The IRS may impose penalties of up to $270 per form for failing to furnish an accurate Form 1095-C or 1095-B to an individual and $270 per form for failing to file an accurate Form 1095-C or 1095-B with the IRS. As in prior years, the IRS indicated in Notice 2019-63 that it would not impose these penalties for incomplete or inaccurate forms for the 2019 calendar year (due in 2020), if the reporting entity can show that it “made good-faith efforts to comply with the information-reporting requirements.” This good-faith reporting relief does not apply to forms that were untimely furnished to individuals or filed with the IRS.
Under Section 6055 of the Internal Revenue Code (the “Code”), providers of minimum essential coverage must furnish certain information to “responsible individuals” about enrollment in the minimum essential coverage during the previous calendar year. The purpose of this reporting requirement is to assist the IRS enforce compliance with the “individual mandate” penalty under the ACA.
Under the Tax Cuts and Jobs Act of 2017, the individual mandate penalty was not repealed, but the penalty amount was reduced to zero. This makes reporting under Section 6055 of the Code irrelevant. As a result, Notice 2019-63 provides limited relief from the reporting requirements under Section 6055 of the Code.
Here is a brief summary of the Section 6055 reporting requirements:
Notice 2019-63 provides relief with respect to Forms 1095-B and limited relief with respect to Forms 1095-C. For insurers and small self-funded employers, the entity must still prepare and file the Forms 1095-B with the IRS. However, these entities are not required to furnish individuals with a copy of the Form 1095-B as long as the entity satisfies both of the following requirements:
Notice 2019-63 generally does not extend this relief to large self-funded employers, except for Forms 1095-C that are prepared on behalf of individuals who are not full-time employees for the entire 2019 calendar year. A large employer sponsor of a self-funded plan may file a Form 1095-C on behalf of an individual who was enrolled in the self-funded plan during the 2019 calendar year, but was not a full-time employee during any month of the calendar year. (For these individuals, the “all 12 months” column of line 14 is completed using the code “1G.”) Examples of where this relief may extend to Forms 1095-C are: (1) former employees who terminated employment before 2019 but were enrolled in the self-funded plan under COBRA or retiree coverage; and (2) employees who were part-time during all of 2019, but were enrolled in the self-funded plan because the plan sponsor extended eligibility for the self-funded plan to part-time employees.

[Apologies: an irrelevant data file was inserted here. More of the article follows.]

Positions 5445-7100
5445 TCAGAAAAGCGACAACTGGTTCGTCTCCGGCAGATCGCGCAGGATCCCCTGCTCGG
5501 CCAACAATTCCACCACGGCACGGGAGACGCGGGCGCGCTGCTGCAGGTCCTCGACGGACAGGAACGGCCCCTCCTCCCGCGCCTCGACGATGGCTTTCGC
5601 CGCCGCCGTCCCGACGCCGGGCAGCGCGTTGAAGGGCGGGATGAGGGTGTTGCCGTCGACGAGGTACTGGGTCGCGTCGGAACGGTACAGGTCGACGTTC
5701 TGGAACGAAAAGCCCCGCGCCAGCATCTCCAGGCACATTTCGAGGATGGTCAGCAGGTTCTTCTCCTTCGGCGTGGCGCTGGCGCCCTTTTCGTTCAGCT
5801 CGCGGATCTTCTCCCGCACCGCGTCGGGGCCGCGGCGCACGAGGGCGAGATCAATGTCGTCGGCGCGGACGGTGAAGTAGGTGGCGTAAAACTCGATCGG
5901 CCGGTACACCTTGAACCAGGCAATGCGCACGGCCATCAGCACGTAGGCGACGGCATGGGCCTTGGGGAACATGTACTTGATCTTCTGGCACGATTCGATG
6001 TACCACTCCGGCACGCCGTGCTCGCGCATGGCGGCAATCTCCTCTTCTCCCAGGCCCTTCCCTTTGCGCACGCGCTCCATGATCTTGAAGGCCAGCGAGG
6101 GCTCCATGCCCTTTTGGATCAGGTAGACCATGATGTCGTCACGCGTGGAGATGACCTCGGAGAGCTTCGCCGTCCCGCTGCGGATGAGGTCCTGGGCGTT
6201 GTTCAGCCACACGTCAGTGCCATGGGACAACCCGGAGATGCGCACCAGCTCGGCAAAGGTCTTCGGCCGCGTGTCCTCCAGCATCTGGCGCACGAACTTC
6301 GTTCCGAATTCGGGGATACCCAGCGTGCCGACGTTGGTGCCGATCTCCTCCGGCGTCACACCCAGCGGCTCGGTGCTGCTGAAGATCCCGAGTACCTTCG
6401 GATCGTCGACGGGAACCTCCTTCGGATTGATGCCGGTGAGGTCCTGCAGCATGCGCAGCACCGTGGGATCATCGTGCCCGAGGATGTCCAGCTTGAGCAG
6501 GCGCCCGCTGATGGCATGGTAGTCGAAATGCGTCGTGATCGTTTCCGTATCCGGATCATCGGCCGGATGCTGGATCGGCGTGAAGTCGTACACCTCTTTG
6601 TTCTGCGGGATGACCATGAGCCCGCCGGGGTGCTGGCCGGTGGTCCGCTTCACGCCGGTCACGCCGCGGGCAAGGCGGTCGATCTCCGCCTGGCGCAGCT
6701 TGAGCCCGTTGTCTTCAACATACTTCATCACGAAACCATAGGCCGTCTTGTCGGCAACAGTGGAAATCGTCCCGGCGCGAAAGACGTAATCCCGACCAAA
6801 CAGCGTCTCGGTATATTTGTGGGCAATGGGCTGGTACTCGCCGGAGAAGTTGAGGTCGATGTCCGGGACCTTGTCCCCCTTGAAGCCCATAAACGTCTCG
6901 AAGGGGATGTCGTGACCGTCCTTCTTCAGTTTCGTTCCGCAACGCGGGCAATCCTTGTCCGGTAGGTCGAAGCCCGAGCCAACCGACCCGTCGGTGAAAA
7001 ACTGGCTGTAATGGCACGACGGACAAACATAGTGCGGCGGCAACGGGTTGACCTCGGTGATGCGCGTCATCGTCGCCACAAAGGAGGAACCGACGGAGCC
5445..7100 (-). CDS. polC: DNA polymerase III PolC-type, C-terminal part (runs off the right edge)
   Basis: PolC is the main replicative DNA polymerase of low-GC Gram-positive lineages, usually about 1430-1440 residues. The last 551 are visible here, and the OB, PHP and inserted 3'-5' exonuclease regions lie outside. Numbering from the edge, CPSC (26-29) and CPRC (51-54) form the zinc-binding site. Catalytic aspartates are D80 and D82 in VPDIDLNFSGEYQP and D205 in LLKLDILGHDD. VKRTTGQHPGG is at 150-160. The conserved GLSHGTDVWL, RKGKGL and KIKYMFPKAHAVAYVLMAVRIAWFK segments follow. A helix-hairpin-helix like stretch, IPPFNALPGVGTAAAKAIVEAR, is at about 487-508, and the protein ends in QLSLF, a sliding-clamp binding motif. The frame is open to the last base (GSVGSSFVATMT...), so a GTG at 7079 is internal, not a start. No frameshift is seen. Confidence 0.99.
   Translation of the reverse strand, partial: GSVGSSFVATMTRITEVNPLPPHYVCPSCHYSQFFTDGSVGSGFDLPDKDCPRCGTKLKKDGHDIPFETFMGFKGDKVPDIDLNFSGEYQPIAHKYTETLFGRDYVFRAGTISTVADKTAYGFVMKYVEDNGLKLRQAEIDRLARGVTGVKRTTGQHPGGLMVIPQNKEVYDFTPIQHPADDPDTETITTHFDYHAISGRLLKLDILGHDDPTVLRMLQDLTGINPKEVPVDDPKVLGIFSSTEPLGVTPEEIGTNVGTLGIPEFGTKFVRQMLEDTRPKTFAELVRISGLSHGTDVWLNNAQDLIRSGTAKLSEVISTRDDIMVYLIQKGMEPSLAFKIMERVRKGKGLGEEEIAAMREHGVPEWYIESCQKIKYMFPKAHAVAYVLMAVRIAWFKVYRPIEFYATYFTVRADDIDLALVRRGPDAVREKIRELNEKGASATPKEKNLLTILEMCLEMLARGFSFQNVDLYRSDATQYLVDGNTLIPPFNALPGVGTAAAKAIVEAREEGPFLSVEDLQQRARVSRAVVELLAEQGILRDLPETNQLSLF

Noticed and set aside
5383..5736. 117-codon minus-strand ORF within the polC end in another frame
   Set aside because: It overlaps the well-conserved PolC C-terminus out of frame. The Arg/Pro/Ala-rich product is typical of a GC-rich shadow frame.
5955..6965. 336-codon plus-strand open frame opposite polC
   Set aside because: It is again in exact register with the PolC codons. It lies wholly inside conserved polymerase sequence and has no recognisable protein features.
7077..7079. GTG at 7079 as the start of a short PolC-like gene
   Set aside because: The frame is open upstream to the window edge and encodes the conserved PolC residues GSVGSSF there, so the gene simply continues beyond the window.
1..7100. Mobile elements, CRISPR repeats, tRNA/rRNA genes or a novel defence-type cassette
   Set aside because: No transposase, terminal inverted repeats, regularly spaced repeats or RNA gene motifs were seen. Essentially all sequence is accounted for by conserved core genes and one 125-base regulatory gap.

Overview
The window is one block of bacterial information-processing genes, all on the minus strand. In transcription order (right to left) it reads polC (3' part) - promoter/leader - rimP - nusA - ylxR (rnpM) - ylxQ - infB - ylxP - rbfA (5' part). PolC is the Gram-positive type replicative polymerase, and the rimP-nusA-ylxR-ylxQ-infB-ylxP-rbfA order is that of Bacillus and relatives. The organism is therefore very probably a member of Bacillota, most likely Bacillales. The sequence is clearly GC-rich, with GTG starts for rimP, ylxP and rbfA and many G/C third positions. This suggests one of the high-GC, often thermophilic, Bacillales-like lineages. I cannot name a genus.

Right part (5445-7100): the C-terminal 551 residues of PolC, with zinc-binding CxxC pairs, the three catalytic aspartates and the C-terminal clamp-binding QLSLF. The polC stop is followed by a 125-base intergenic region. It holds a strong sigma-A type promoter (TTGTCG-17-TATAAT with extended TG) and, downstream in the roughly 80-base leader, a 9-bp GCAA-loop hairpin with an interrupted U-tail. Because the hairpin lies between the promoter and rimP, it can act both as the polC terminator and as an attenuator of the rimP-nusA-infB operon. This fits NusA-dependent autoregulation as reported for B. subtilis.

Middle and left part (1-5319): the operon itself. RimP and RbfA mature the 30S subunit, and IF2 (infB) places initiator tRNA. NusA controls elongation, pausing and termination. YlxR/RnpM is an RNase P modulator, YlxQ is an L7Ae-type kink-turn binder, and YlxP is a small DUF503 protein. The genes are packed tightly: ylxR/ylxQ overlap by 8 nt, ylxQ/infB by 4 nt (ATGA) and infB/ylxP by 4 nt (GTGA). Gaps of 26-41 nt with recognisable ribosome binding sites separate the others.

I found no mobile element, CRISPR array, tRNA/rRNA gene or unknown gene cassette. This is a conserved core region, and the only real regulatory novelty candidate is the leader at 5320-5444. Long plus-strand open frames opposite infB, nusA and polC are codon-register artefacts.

While the filing deadline extension and the extension of the good-faith reporting relief is likely welcome news to insurers and employers alike, it’s probably not surprising. And, while the Section 6055 reporting relief is likely surprising, it’s probably only meaningful to insurers.
Since the IRS began enforcing the Affordable Care Act (ACA), it has been lenient in its enforcement of the penalties associated with the ACA particularly with regard to late and incorrect Forms 1094-C and 1095-C. This position appears to have changed with regard to the 2017 reporting season. Recently, a number of employers received a Notice 972CG from the IRS. The Notice 972CG proposes penalties under IRC section 6721 for late or incorrect filings. The focus of this is to explain the Notice 972CG and the basic steps employers who receive this letter should follow.
Typically, the employer received a Letter 5699 inquiring why the employer had not filed the Forms 1094-C and 1095-C for the 2017 reporting season. The reasons the employer had not filed timely have varied but most employers filed the Forms 1094-C and 1095-C with the IRS well past the original due date, but well within the parameters discussed in the Letter 5699. Afterwards, these employers reported they then received a Notice 972CG from the IRS.
The Notice proposes penalties under IRC section 6721 for each late Form 1095-C filed by the employer. For the 2017 tax year, the penalty for each section 6721 violation is $260 per return. Therefore, if an employer filed 200 Forms 1095-C late, the Notice 972CG has proposed a penalty of $52,000.